It's the meal of the weekend where the shackles of calorie counts are thrown off in a bid to soak up hangovers and fill a few hours with the family.
Yes, Sunday Lunch is certainly something to look forward to for most of us.
So when it comes to eating out on the ‘day of rest’ you don’t want to take any chances.
With only two other pubs within walking distance, one might fear the Traveller’s Rest in the semi-rural village of Upper Hopton above Mirfield to have become complacent.
Thankfully that’s very far from the truth.
While it’s not likely to win a Michelin star with its hearty pub grub, the resident chef is clearly an adventurous and creative cook who hasn’t lost sight of tradition.
What can easily be a dry and tasteless choice, a bog standard chicken dinner, arrived with piles of succulent white meat, expertly seasoned and crisped up roasties, a decent Yorkshire pudding, and a new one to me, leek and bacon mash with an individual jug of nicely spiced piping hot gravy – always a nice touch.
The imaginative approach continued for the container of the rudimentary root vegetables as my steamed broccoli and cauliflower arrived in mini-colander instead of a bowl.
I appreciated the presentation but it would have been nice to have something a touch more exotic such as roasted carrots, mange tout or perhaps a cheesy leek bake or cauliflower cheese.
The other half’s steak and chips were a surprise, an impressive stack of red meat and carbs, akin to a major construction project.
The perfectly cooked sirloin came balanced on top of the thickest chips any of us had ever seen and a large flat mushroom to boot.
Pan fried asparagus criss-crossed and a grilled tomato completed the towering meal.
Personally I’m wary about ordering steak in a non-specialist restaurant as they can easily be over-cooked, tough, and to be frank, tasteless. With it’s £17.95 price tag, this was a gamble too far for me.
Thankfully the ‘other half’ has no such qualms about splashing out and we were delighted to find the medium cooked cut of meat was the best we’ve tasted in a long, long, long time.
The chips too, were up there in the upper echelons of potatoes I’ve ever eaten.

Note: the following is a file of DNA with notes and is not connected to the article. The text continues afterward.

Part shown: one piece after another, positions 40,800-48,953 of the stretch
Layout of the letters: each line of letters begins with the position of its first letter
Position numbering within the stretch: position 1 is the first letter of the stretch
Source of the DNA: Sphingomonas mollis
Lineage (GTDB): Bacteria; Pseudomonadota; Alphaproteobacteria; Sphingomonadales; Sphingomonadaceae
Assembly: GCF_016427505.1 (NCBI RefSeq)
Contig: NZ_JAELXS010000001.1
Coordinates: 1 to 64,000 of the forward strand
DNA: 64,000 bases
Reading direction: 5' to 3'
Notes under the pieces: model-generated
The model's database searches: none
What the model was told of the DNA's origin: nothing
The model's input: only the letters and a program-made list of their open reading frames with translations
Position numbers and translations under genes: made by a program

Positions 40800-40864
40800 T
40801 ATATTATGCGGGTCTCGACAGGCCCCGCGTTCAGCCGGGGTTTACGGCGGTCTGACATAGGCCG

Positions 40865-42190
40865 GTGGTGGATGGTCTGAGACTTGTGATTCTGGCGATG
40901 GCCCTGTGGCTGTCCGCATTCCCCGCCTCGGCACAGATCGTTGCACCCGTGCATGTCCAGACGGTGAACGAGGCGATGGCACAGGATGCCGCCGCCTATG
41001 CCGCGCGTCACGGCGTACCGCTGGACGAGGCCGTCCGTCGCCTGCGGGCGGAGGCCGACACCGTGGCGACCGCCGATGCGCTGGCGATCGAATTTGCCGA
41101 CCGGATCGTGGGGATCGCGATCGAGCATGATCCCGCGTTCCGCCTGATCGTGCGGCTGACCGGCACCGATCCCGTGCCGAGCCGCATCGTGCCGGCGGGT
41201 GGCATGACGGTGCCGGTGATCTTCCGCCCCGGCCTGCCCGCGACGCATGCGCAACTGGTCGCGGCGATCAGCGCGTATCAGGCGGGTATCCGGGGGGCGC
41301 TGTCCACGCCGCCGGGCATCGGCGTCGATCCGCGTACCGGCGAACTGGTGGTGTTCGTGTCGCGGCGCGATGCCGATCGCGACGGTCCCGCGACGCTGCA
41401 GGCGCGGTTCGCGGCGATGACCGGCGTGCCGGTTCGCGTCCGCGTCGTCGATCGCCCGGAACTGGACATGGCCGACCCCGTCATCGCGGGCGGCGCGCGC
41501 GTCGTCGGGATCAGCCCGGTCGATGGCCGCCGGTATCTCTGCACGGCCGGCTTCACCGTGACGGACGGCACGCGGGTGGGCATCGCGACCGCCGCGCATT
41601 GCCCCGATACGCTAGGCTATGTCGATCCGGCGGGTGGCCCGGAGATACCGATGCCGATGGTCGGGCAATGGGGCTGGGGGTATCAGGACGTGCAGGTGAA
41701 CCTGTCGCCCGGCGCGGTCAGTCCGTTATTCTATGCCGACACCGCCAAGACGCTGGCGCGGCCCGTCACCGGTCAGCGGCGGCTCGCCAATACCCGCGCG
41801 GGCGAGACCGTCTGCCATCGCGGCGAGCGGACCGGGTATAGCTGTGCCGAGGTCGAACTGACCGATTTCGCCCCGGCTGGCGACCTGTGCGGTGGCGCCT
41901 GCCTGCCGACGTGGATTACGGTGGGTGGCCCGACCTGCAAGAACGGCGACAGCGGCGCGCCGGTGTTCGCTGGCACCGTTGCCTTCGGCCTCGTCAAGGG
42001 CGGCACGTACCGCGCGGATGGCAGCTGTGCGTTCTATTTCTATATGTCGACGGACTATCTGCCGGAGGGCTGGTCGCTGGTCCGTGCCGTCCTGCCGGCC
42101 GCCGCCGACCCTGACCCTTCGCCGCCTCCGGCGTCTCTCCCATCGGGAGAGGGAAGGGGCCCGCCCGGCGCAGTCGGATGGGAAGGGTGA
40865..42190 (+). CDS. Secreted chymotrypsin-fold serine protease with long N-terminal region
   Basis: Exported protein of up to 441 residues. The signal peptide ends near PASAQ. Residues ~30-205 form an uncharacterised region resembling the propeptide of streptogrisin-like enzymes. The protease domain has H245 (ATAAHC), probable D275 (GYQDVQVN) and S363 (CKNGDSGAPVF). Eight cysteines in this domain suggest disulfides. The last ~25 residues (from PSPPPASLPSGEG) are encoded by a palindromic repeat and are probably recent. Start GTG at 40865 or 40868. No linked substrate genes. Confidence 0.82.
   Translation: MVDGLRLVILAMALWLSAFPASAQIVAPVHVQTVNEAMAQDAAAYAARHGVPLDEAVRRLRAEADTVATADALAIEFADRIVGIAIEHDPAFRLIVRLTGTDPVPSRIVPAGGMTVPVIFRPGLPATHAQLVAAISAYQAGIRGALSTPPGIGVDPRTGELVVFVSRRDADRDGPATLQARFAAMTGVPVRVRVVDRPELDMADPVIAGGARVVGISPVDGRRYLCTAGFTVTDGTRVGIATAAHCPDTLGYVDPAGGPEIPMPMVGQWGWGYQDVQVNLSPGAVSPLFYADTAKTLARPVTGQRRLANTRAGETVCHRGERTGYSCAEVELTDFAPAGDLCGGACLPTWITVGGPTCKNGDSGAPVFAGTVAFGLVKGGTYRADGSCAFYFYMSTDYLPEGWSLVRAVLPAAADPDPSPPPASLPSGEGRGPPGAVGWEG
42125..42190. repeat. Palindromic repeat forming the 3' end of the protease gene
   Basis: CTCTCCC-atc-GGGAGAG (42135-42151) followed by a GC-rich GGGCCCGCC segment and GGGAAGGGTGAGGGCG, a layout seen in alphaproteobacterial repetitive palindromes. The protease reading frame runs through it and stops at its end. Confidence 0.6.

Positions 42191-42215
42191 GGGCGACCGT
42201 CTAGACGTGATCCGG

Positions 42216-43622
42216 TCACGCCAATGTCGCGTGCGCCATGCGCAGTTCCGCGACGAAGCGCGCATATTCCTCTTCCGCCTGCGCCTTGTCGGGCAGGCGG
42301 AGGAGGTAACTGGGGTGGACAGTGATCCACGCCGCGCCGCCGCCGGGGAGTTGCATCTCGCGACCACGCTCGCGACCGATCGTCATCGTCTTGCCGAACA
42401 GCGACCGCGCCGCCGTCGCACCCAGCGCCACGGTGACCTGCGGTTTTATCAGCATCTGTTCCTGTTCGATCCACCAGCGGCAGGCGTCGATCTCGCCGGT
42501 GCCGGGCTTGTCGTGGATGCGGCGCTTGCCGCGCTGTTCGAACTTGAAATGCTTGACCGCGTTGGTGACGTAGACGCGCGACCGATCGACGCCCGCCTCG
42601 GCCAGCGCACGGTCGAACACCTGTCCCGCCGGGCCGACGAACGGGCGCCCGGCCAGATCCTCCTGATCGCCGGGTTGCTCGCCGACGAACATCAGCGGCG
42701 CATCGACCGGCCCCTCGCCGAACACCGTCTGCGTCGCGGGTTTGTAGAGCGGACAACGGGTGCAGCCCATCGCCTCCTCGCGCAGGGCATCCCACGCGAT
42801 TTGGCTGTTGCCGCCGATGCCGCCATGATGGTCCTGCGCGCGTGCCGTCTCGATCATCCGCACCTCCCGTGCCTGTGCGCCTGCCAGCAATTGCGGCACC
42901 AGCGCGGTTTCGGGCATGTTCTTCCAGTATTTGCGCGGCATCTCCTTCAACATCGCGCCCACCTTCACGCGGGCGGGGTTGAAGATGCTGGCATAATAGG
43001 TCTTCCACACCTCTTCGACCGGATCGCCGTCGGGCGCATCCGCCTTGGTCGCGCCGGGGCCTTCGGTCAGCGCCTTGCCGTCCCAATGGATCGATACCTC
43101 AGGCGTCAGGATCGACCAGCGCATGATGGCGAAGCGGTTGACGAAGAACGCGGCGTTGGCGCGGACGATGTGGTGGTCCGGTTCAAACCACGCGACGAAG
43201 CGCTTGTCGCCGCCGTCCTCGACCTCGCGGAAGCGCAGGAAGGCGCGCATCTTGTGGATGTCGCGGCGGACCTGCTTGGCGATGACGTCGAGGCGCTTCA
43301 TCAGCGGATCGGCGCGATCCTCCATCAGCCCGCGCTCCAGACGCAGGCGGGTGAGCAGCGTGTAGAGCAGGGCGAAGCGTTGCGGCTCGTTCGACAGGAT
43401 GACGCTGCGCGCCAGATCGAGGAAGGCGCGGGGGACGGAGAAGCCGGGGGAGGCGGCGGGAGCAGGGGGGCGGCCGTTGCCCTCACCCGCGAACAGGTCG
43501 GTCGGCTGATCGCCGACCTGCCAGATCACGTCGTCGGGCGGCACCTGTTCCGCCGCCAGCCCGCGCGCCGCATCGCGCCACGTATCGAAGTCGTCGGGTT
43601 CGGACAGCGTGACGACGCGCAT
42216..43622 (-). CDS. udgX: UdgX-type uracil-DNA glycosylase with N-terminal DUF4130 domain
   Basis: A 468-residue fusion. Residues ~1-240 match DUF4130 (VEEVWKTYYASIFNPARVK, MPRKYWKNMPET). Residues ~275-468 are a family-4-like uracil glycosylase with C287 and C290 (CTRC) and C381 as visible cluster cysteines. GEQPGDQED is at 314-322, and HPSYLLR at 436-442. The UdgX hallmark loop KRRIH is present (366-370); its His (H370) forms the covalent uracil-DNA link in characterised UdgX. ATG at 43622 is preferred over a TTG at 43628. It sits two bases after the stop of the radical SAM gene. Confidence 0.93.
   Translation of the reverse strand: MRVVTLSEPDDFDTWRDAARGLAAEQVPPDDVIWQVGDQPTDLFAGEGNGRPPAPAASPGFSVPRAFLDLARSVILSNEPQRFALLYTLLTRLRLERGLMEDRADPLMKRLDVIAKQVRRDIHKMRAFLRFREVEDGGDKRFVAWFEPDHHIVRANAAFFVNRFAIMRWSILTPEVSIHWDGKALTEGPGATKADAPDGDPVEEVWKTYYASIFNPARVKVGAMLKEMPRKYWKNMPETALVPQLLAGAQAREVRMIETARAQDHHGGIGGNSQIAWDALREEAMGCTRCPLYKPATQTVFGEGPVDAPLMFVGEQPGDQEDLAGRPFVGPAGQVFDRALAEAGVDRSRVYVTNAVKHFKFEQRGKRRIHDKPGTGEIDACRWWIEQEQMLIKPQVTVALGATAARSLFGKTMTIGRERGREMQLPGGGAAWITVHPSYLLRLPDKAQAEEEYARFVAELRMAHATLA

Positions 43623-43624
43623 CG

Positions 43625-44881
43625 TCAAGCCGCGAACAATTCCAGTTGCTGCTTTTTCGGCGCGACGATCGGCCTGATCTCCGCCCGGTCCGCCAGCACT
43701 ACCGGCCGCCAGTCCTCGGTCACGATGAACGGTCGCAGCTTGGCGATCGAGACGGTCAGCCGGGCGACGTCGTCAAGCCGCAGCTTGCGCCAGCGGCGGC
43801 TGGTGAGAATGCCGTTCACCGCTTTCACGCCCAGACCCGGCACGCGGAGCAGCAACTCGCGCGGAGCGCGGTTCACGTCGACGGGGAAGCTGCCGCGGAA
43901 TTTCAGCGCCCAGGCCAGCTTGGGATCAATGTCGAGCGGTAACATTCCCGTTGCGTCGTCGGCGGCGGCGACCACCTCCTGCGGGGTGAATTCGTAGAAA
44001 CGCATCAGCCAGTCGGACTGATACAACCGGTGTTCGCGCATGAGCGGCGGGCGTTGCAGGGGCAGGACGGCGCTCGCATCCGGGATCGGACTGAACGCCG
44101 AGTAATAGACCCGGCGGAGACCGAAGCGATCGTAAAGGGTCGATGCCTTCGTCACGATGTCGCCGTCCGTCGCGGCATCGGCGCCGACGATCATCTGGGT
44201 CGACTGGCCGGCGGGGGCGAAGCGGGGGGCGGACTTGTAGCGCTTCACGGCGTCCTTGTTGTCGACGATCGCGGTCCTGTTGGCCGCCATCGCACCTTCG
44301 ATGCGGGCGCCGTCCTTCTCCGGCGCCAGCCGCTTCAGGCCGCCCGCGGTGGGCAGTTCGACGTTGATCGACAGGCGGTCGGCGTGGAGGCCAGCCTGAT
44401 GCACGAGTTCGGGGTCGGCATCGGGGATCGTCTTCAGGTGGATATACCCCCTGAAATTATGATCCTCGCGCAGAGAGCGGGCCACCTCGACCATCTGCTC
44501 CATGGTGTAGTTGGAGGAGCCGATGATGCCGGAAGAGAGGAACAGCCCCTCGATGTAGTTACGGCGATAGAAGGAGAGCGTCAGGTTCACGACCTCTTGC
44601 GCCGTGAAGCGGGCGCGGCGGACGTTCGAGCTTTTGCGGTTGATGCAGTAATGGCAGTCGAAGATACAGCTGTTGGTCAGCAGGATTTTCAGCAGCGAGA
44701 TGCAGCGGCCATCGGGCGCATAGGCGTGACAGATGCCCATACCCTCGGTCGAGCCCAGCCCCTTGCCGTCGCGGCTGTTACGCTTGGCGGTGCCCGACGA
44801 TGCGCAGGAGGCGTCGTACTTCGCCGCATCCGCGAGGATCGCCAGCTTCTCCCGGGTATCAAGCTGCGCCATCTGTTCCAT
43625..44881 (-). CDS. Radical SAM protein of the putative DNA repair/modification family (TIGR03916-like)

The effort put in to arranging our third diner’s main course, fillet of pork, also grabbed our attention, prompting us to pull out our mobile phones to snap a quick pic.
Three medallions of juicy fillet wrapped in bacon, nestled on a bed of mash with a rich reduction made an extra special impression.
Having opted for no starters, desserts had to be tried, and again what arrived exceeded our expectations, at least in terms of artistic approach.
An apple and blackcurrant “strudel” with “proper” custard sprang out at me on the menu.
Unfortunately the chef had run out of his custard and I was asked if cream would do.
I reluctantly agreed.
My anxiety over my decision was compounded when the “strudel” arrived looking nothing like a strudel.
What is normally a puff pastry dominated pudding had been modified to four small discs stacked with a warm fruit compote.
A scoop of ice-cream with apple crisps spiked in was perfectly nice but my disappointment was palpable.
Ten out of ten for presentation but in this situation I think I’m a traditionalist.
The other dessert ordered, a rhubarb and cinnamon apple crumble, was also divisive, arriving in the very individual pot it was baked in.
Clearly homemade, the crumble was well, crumbly, and I imagine the rhubarb was from the famous triangle just down the road near Wakefield.
My mother dubbed it “imaginative and fun” but I felt cinnamon and rhubarb was a combination that didn’t quite work.
But let’s not end on a sour note, although ironically, I did feel the dish needed more sugar.
Simply put – we were very impressed with the effort the kitchen team had made to make the food they produced stand out from the stuff that most pubs are churning out.
Service was a little slow with us waiting almost an hour for our dinners. But I’d happily trade an extra 10 or 15 minutes of waiting for a higher quality dish.
My sentiments were clearly shared by locals who had packed the place out.
Price wise, it’s not the cheapest, but it’s by no means the most expensive pub lunch in WF14, with roast dinners priced at £9.99 and puddings £3.95 a piece.
All-in-all we walked away for a stroll on the nearby River Calder most satisfied with our lot.
The Traveller's Rest
252 Hopton Lane, Mirfield
Tel: 01924 493898
Restaurant opening hours: Monday-Friday, noon-3pm and 5pm-9pm. Saturday noon-9pm.
Disabled access: Yes and disabled toilet
The bill: £53.54
Would you go back? Yes